After registering, we were greeted by the lovely QNI team with goody bags, pastries and coffee (what more can student nurses want?) and found our way to a table where we joined two district nurse team leads from South Wales and a student nurse from Cardiff.

It was a packed day full of some really interesting speakers at the top of their field in research and innovation, with some having experienced homelessness themselves, using their experiences to create a service for others, changing the way this country sees homelessness – we were so privileged. With the day being such a plethora of information and being treated to all of these speakers, we’ll give you some of our personal highlights in this blog.

Firstly, Dr Michelle Bishop, Education Specialist at the Genomics Education Programme, delivered a whistle-stop but captivating talk on genomics and its use in personalised medicine in today’s NHS.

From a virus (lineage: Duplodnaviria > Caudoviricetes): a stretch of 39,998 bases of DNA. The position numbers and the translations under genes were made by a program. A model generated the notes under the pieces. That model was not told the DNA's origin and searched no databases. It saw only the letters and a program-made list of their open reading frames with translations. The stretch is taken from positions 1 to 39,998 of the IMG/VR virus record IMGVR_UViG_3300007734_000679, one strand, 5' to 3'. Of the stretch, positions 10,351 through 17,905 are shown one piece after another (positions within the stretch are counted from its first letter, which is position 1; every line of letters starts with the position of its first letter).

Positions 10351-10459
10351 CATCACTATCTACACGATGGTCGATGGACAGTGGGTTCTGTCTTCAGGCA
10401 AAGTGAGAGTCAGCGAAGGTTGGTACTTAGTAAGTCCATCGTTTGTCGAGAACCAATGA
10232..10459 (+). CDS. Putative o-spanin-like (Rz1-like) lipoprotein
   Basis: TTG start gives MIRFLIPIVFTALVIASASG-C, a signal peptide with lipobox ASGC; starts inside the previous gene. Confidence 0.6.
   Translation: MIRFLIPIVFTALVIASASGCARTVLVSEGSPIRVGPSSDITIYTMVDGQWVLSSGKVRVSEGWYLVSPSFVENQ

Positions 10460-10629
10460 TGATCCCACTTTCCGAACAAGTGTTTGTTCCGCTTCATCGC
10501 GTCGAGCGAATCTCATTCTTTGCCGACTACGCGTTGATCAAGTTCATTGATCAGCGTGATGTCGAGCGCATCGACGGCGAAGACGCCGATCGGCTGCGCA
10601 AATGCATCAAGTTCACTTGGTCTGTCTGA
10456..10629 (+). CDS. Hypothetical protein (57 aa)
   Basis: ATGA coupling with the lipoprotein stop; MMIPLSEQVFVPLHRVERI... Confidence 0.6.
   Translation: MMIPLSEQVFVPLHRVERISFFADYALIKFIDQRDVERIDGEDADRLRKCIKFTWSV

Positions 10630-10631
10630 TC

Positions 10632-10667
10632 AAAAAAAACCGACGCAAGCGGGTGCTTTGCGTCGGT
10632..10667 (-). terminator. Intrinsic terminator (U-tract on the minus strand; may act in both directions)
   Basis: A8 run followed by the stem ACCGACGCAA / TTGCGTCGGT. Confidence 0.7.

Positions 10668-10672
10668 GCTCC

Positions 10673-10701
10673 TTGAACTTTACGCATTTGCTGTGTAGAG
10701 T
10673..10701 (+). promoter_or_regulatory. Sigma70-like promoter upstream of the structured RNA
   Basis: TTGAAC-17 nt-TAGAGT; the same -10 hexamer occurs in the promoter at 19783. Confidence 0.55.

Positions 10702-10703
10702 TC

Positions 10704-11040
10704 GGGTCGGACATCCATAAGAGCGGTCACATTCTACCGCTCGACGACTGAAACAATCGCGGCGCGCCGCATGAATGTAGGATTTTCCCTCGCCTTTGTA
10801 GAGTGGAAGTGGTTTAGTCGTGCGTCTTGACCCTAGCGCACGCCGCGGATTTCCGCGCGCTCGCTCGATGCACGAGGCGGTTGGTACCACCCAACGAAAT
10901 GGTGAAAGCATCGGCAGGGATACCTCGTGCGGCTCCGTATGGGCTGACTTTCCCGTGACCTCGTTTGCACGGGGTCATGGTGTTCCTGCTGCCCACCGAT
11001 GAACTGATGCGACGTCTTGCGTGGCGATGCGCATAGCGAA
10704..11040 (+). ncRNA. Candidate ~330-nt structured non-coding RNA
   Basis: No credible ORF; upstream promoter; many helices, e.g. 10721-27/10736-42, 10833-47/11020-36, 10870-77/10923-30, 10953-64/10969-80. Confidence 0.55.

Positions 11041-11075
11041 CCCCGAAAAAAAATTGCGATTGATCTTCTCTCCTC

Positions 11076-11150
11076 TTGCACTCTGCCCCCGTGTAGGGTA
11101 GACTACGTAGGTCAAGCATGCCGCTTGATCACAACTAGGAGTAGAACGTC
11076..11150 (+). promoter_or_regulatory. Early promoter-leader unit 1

Personalised medicine uses targeted therapies that have been procured from the information in our genome to combat disease more specifically and effectively. This is because we know that variants between genes that alter their control or action of proteins can change a person’s response to drugs, whether they’re more likely to develop a disease and based on the molecular mechanism, we can give a more precise diagnosis and therefore targeted drug therapy.

From the sequencing of genomes, we can diagnose rare diseases (there are 3.5 million people living with rare diseases in the UK) and deliver targeted treatment. We can treat people with cancer earlier (as 65% of mutations can be actioned immediately) and find the mutation in the genome that caused the cancer to protect family members if it’s inherited. We can even investigate the sources of outbreaks of infectious disease and diagnose the species of disease for more targeted drug therapy and vaccine development. It’s amazing!